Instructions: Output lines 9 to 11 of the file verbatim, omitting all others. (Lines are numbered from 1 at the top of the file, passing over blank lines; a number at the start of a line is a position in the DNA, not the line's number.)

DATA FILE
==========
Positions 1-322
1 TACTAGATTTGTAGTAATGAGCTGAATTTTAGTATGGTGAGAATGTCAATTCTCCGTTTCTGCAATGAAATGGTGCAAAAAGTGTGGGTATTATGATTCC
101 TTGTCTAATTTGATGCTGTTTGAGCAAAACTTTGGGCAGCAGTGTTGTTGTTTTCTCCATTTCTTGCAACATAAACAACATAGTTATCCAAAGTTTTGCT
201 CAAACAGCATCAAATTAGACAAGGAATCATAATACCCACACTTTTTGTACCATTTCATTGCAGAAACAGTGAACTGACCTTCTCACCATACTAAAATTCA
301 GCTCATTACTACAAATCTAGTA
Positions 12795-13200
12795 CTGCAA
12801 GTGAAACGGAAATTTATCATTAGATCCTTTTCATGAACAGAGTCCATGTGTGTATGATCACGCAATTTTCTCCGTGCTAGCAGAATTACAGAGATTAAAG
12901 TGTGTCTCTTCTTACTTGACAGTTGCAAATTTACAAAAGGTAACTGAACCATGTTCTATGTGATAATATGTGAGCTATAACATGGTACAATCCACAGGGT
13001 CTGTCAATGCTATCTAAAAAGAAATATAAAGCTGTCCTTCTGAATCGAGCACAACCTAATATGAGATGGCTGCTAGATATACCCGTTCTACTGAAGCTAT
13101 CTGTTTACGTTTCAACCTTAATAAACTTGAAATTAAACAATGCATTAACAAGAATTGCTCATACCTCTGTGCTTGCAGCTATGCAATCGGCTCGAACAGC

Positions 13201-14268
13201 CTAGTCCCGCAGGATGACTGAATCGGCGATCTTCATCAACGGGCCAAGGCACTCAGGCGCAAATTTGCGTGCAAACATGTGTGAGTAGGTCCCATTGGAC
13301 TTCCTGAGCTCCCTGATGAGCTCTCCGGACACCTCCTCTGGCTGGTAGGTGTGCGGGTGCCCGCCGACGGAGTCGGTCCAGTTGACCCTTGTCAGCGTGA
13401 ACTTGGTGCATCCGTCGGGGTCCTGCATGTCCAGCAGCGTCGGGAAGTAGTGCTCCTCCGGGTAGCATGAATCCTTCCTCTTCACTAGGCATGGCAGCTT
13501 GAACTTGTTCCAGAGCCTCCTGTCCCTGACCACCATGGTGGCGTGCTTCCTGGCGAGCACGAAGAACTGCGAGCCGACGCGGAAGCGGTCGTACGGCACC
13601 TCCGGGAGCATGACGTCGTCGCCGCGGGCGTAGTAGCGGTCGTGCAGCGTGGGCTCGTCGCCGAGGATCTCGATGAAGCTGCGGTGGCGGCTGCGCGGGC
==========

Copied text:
12901 TGTGTCTCTTCTTACTTGACAGTTGCAAATTTACAAAAGGTAACTGAACCATGTTCTATGTGATAATATGTGAGCTATAACATGGTACAATCCACAGGGT
13001 CTGTCAATGCTATCTAAAAAGAAATATAAAGCTGTCCTTCTGAATCGAGCACAACCTAATATGAGATGGCTGCTAGATATACCCGTTCTACTGAAGCTAT
13101 CTGTTTACGTTTCAACCTTAATAAACTTGAAATTAAACAATGCATTAACAAGAATTGCTCATACCTCTGTGCTTGCAGCTATGCAATCGGCTCGAACAGC